IV infusion continues to gain recognition as a viable form of treatment. And the rapid onset is a beacon of hope for those grappling with severe mental health conditions such as treatment-resistant depression.

Sublingual Ketamine 

Sublingual ketamine offers an alternative to the traditional intravenous approach, by combining convenience and rapidity of effects.

Here, patients place ketamine-infused tablets or liquids under their tongue and the medication is absorbed through the sublingual mucosa (mucous membrane) into the bloodstream.


  • Quick Onset: While it’s not immediate, this method exhibits a faster onset of effects than oral ingestion. Combined with the ease of administration, it’s ideal for patients seeking quick relief.
  • Reduced Discomfort: There are no needles or medical equipment involved, making this a more comfortable way to ingest ketamine.
  • Home Administration: Studies show that sublingual ketamine can be administered at home in safe doses for a significant reduction in depressive symptoms. It is generally recommended that the administration of sublingual ketamine be supervised by a trained professional.


  • Variability In Absorption: Factors like saliva production and mucosal health differ among individuals, which leads to varying levels of effectiveness among patients. 
  • Slower Onset: While it’s absorbed quickly, sublingual ketamine still takes longer to act than IV administration.
  • Dissociative Effects: Like IV, sublingual ketamine can cause dissociation.

Clinical studies show that sublingual ketamine has the potential to significantly reduce symptoms of anxiety and depression.

While this treatment hasn’t been tested as extensively as IV, there is growing research to help us better understand how it works so we can discover its potential for therapy.

Nasal Esketamine

This approach utilizes a nasal spray to deliver esketamine such as Spravato, a derivative of ketamine. The difference isn’t just in the method of administration, but also in the substance being administered.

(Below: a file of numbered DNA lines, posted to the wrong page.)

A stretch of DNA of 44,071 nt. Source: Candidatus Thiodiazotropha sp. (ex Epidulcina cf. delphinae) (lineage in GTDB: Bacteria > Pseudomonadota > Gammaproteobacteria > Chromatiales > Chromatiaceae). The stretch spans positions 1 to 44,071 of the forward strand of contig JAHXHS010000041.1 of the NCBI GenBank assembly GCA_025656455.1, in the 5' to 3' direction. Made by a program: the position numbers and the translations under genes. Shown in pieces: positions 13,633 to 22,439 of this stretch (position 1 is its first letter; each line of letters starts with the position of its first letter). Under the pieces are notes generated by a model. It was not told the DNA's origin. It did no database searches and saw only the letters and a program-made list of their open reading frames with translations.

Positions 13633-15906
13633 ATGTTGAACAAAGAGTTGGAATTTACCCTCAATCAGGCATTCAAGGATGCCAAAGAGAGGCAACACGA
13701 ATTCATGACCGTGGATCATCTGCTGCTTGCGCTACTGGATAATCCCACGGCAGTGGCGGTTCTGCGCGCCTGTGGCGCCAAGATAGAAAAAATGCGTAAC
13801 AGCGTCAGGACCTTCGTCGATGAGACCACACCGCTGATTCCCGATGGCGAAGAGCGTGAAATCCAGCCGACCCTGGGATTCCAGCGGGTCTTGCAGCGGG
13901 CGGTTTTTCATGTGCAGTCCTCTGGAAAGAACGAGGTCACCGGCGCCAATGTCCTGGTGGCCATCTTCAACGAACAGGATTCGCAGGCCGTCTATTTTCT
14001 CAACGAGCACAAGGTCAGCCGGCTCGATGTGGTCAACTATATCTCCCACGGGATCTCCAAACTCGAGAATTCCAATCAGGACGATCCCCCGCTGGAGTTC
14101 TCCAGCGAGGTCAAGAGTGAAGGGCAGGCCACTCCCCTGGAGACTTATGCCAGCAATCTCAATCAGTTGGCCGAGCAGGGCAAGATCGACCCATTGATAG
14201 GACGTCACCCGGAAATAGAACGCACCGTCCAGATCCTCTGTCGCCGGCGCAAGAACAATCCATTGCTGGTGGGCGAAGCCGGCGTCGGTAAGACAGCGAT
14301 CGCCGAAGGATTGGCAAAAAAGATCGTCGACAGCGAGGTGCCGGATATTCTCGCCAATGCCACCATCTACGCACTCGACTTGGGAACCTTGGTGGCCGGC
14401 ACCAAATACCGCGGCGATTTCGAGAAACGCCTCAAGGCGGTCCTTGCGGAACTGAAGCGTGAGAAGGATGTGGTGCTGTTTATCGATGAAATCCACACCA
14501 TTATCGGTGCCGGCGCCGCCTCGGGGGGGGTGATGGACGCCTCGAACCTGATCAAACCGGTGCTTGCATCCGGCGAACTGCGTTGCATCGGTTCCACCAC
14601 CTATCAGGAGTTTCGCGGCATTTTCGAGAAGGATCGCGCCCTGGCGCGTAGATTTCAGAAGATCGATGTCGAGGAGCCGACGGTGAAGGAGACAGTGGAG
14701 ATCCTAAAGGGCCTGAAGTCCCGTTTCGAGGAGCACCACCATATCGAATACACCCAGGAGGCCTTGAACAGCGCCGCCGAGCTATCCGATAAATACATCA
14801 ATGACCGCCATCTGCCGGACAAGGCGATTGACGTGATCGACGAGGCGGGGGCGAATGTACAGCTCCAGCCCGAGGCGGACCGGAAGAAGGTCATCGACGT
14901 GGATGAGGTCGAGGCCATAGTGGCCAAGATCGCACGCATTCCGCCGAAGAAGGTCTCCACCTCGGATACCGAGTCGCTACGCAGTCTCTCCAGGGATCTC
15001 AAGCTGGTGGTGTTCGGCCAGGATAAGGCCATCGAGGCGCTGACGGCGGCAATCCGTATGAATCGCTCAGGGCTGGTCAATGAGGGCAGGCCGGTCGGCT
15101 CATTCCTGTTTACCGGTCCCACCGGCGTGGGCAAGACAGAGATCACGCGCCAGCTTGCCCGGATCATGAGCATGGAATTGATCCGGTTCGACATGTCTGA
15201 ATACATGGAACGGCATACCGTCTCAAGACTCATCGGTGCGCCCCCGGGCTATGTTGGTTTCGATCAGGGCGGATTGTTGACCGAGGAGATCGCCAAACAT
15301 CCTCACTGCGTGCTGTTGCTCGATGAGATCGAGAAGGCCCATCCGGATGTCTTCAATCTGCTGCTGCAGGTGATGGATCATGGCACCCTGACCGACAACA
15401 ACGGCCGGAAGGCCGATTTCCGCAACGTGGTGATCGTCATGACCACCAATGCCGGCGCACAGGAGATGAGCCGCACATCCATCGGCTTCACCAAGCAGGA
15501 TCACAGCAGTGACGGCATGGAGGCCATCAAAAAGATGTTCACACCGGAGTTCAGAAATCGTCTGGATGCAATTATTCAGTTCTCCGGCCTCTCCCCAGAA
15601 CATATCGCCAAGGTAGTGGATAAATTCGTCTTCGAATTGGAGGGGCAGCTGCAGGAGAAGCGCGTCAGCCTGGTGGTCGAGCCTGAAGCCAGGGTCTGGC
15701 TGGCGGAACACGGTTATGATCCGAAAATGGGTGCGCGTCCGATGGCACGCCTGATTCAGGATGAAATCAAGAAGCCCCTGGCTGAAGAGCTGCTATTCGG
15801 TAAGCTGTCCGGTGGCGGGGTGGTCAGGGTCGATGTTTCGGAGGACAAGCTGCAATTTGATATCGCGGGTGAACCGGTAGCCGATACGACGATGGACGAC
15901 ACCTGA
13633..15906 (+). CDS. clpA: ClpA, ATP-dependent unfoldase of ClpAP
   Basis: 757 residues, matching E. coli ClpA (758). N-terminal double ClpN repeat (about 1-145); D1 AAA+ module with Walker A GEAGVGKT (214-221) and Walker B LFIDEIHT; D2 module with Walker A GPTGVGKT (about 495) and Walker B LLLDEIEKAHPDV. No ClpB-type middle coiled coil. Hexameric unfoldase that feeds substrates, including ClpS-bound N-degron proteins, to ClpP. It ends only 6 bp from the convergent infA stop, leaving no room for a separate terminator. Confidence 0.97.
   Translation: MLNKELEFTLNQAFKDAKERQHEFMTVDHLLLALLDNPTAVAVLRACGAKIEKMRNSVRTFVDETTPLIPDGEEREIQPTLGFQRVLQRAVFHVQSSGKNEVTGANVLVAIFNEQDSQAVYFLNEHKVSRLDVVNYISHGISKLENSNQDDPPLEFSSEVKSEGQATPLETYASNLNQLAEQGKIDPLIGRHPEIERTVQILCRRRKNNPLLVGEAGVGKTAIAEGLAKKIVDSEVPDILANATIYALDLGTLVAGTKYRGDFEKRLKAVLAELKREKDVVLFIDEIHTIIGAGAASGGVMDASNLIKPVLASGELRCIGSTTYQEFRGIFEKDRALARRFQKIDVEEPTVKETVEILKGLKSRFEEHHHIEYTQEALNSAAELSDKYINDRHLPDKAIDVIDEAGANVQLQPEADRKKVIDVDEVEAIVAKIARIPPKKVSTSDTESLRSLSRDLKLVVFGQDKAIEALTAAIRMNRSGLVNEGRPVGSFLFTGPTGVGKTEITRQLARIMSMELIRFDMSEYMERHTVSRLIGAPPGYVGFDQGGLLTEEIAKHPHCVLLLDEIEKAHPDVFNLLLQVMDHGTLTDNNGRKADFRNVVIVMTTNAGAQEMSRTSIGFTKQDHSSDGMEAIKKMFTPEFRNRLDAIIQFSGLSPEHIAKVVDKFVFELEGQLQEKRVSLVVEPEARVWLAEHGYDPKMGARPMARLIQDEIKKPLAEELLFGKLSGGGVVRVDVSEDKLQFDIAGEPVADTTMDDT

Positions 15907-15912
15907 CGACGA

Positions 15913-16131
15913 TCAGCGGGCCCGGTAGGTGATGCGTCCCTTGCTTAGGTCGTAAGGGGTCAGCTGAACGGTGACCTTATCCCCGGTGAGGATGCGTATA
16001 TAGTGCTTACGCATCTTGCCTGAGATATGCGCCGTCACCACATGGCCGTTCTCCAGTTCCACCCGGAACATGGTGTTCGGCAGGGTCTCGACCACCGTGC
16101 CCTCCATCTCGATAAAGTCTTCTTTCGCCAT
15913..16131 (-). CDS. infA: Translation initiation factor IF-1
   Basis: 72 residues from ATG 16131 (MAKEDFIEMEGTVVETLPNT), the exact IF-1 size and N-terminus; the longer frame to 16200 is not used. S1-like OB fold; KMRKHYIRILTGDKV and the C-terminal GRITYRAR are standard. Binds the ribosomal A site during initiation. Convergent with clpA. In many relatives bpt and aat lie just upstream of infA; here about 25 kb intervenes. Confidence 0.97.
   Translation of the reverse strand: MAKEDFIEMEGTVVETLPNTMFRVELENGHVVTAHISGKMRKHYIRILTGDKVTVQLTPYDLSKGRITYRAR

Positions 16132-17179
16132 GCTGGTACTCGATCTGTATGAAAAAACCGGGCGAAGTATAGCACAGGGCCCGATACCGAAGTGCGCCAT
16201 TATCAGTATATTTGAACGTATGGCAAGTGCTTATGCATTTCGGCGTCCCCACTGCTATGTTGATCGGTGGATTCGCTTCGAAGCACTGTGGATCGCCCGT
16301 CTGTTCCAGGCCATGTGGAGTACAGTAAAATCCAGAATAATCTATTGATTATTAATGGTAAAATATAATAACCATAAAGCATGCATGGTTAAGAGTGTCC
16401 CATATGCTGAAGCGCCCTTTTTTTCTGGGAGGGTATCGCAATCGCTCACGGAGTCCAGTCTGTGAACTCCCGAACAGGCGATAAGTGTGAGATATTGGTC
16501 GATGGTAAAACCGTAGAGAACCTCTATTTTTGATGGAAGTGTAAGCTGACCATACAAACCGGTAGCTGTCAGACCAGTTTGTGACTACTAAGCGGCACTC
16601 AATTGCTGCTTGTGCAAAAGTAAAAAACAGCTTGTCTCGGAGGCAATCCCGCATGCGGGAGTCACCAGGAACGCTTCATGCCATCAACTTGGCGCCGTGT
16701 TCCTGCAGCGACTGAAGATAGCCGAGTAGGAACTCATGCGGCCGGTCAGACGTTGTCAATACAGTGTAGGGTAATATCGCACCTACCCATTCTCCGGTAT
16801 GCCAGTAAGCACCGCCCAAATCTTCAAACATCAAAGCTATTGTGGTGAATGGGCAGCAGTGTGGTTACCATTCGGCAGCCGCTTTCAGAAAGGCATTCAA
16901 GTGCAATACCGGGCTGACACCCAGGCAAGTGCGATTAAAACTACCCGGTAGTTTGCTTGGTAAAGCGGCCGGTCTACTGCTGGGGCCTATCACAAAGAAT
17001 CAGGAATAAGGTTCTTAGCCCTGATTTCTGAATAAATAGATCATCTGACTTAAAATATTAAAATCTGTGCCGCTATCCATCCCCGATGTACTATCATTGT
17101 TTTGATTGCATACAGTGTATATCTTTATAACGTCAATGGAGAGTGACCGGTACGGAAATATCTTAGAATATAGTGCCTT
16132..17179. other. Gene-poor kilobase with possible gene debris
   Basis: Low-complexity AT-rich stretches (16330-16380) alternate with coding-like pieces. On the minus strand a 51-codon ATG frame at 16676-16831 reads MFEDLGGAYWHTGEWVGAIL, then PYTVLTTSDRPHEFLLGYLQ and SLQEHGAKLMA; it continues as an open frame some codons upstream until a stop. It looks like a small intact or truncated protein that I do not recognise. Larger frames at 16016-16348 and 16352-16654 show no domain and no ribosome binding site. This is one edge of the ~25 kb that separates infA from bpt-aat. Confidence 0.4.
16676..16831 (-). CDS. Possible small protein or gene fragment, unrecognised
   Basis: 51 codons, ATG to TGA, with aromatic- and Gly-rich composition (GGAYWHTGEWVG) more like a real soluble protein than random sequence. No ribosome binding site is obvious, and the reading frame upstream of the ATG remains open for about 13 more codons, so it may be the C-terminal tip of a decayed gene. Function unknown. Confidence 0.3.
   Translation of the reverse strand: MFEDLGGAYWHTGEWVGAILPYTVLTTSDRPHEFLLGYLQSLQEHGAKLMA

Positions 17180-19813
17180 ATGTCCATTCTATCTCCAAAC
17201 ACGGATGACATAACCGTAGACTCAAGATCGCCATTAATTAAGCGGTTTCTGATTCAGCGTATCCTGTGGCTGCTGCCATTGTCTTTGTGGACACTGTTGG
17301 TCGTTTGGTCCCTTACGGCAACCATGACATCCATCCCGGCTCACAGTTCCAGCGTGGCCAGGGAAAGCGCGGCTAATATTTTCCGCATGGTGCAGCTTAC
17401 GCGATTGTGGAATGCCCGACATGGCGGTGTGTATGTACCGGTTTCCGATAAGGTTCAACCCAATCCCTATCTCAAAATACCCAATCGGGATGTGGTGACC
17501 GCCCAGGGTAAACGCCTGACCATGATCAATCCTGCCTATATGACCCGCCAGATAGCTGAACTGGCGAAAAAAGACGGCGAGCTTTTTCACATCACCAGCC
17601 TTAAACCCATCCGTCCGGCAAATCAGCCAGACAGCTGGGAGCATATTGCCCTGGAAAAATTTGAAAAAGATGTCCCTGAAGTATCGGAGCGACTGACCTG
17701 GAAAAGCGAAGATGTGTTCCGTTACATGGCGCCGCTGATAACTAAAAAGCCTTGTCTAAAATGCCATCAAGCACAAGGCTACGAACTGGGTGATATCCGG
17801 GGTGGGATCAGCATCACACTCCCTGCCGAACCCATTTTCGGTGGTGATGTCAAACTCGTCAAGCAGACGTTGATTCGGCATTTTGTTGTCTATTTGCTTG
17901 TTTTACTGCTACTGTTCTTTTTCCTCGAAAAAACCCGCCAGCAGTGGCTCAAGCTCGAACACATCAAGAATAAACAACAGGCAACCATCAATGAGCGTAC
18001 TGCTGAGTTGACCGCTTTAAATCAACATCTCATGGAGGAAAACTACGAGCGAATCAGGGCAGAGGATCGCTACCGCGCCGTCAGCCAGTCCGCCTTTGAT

Esketamine is similar to ketamine, albeit with lesser dissociative effects. When the nasal spray is administered, esketamine is absorbed through the nasal mucosa and quickly enters the bloodstream.


  • Ease of Use: It is non-invasive, reducing the discomfort associated with this form of treatment. Patients may even self-administer under medical supervision.
  • Mitigated Dissociative Effects: Esketamine is formulated to reduce the intensity of dissociative experiences. This makes the effects more tolerable for patients. 


  • Frequency Of Treatment: The effects of nasal esketamine are short-lived and most patients require frequent sessions to maintain the therapeutic benefits.
  • Variability In Response: Like sublingual ketamine, nasal administration shows variability in response depending on the absorption rates of different individuals.
  • Requires Medical Supervision: Nasal esketamine is relatively newer than other forms of treatment. As such, it may still require the supervision of a medical professional.

While the efficacy of nasal esketamine in the long term requires further examination, studies show that it can alleviate symptoms of treatment-resistant depression. 

This study even labeled esketamine as a breakthrough treatment for depression and its associated symptoms.

Research continues to prove that esketamine is effective in treating mental health conditions, with great promise that this treatment will be integrated into the therapeutic landscape. 

Intramuscular Injection 

Intramuscular administration involves injecting ketamine solution into a muscle, usually the thigh or buttocks.

This method capitalizes on the gradual absorption of ketamine through the muscle tissue, leading to a sustained release into the bloodstream over an extended period.